Earth Day creates an annual opportunity for people around the world to focus on an issue, and Earth Day 2019 is a call to protect the millions of species that inhabit this planet.
Saving millions of species can get overwhelming! So Paladino and Company is going to focus on one:
There are more than 20,000 species of bees worldwide. Some live in hives and others live in solitary nests or tunnels excavated from soil or wood. Some are big. Some are small. And all of them need our help. Bees are threatened by everything from habitat loss and pesticides to climate change and colony collapse disorder (CCD).
The good news is that there is a lot that can be done in cities and the built environment to help rebuild our bee populations.
And as a leader in the built environment, you (yes you!) have the power to do something to help bees! And it’s entirely possible that the cities where you develop are already incentivizing pollinator-friendly designs. For example, look to Minneapolis, which is a leading city that is tackling biodiversity through its pollinator resolution policy, which will increase the planting of pollinator-friendly plants and refrain from using harmful pesticides.
The connections between biophilia, wellness, and human performance are motivating real estate developers, architects, and owners to invest in urban green spaces with renewed interest. Researchers are finding that planting flower patches in urban spaces can help restore bee populations. Urban oases created with green walls, rooftop gardens, terraces, and verdant landscaping are good for people, and can be just as good for struggling bee populations.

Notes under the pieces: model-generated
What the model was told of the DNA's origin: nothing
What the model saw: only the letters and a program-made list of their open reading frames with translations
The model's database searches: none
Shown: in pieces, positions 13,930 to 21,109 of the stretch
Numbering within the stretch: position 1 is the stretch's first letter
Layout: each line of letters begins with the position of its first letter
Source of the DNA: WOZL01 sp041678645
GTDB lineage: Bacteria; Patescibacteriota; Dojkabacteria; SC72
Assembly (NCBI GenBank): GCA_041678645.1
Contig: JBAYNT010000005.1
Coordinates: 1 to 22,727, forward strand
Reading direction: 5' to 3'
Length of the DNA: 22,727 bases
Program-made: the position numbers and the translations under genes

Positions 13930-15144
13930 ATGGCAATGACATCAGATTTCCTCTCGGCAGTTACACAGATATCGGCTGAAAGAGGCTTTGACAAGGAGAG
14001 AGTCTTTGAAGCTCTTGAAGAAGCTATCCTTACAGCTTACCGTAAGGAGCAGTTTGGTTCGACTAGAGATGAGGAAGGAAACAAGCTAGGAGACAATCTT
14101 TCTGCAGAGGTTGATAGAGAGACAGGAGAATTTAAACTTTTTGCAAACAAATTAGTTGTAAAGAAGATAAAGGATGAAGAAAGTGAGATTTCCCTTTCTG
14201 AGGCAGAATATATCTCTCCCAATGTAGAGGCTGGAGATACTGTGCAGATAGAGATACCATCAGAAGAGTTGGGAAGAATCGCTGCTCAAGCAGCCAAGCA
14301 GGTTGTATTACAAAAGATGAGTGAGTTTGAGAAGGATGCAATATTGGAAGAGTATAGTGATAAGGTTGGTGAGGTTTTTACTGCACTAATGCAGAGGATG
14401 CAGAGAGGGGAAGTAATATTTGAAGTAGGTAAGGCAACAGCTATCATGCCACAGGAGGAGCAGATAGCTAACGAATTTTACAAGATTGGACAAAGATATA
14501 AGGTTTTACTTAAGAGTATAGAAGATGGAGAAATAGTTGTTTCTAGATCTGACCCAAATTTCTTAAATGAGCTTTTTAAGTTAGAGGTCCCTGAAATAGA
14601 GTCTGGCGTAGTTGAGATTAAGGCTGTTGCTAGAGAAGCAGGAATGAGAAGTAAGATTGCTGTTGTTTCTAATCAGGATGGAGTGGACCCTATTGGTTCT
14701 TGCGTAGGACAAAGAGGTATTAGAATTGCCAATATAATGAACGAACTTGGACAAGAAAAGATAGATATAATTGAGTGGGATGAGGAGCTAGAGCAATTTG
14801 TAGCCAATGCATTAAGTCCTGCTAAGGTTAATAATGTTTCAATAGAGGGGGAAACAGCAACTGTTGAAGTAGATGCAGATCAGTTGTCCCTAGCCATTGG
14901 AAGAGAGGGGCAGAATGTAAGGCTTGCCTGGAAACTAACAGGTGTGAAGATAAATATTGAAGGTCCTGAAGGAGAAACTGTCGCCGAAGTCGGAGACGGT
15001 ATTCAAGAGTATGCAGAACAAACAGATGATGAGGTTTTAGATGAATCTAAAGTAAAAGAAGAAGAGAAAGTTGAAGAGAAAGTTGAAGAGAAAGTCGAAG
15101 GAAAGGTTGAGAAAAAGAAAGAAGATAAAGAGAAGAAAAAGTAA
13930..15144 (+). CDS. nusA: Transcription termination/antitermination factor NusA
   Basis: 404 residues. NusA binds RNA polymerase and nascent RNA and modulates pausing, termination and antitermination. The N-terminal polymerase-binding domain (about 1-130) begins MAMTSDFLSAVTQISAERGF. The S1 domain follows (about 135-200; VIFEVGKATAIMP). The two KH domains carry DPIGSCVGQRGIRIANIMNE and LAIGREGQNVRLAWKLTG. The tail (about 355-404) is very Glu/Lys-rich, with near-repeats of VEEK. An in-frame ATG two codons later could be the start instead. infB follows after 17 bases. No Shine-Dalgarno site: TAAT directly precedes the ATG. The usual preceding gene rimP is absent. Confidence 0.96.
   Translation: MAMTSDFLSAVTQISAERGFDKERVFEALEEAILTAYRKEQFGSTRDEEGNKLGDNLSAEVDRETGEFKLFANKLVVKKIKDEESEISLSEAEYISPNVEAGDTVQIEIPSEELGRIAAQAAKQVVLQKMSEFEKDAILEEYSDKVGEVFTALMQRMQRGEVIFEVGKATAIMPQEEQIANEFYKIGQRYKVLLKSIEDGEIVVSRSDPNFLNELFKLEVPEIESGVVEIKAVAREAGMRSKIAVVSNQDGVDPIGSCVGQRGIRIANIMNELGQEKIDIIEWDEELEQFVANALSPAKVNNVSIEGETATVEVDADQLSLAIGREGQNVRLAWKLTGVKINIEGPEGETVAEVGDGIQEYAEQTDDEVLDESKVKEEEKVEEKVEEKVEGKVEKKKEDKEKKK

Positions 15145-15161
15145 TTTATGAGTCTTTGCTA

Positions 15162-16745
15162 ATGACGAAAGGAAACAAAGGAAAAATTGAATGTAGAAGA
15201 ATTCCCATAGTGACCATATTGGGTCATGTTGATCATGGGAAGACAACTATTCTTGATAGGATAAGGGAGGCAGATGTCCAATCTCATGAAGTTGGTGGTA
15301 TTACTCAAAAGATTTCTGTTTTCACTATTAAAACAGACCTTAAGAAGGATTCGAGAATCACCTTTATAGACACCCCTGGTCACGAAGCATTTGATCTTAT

As green space fades in the suburbs, urban gardens can flourish in the city – offering a waystation to bees and other pollinators. In fact, urban beekeeping has a higher survival rate, produce more honey, and are healthier than suburban bees!
So consider the flower patch, green roof, urban farm, vegetable patch, and living wall. These are all strategies to support bees and pollinators that can also be strategies to improve the pro forma of a real estate project.
While we emphasize native vegetation to clients because of the drought tolerance and maintenance advantages, the truth is that specialist bees need native plants too. There are species of bees that depend on native species of plants and flowers to survive. So your native vegetation could have a triple benefit:
- People like it
- Bees like it
- It’s easier and cheaper to maintain.
Landscape architects that emphasize native or near-native plant representation are doing important work to protect native bee species, while also producing beautiful places that people like to rent, purchase, and linger.
Exotic plants are expensive, and bees don’t like them!
What can you do in addition to green roofs and green walls?
- Provide ample bare, loose soil for ground nesters
- Ban or avoid pesticides that are harmful to bees
- Plant pollinator-friendly native landscaping
- Offer a bee keeping amenity like our friends at COOKFOX Architects to attract experience-loving millennials and/or create a mini-economy with local restaurants and grocery retailers
Federal Realty Investment Trust (FRIT) was even recognized in 2018 for its extraordinary achievements in sustainability, including urban farms built into their projects.
And in Chicago Lurie Garden in Millennium Park has been called a model of responsible horticulture, with flowering perennials and grasses that sit atop a 4,000-vehicle underground parking garage and railroad depot. Lurie Garden attracts a diverse population of bees that can actually find the city to be a refuge of sorts.
And here’s what the Earth Day Network had to say:
The good news is that the rate of extinctions can still be slowed, and many of our declining, threatened and endangered species can still recover if we work together now to build a united global movement of consumers, voters, educators, faith leaders, and scientists to demand immediate action.
All living things have an intrinsic value, and each plays a unique role in the complex web of life. We must work together to protect endangered and threatened species: bees, coral reefs, elephants, giraffes, insects, whales and more.
Share pictures of your bee-friendly projects in the comments, and Happy Earth Day!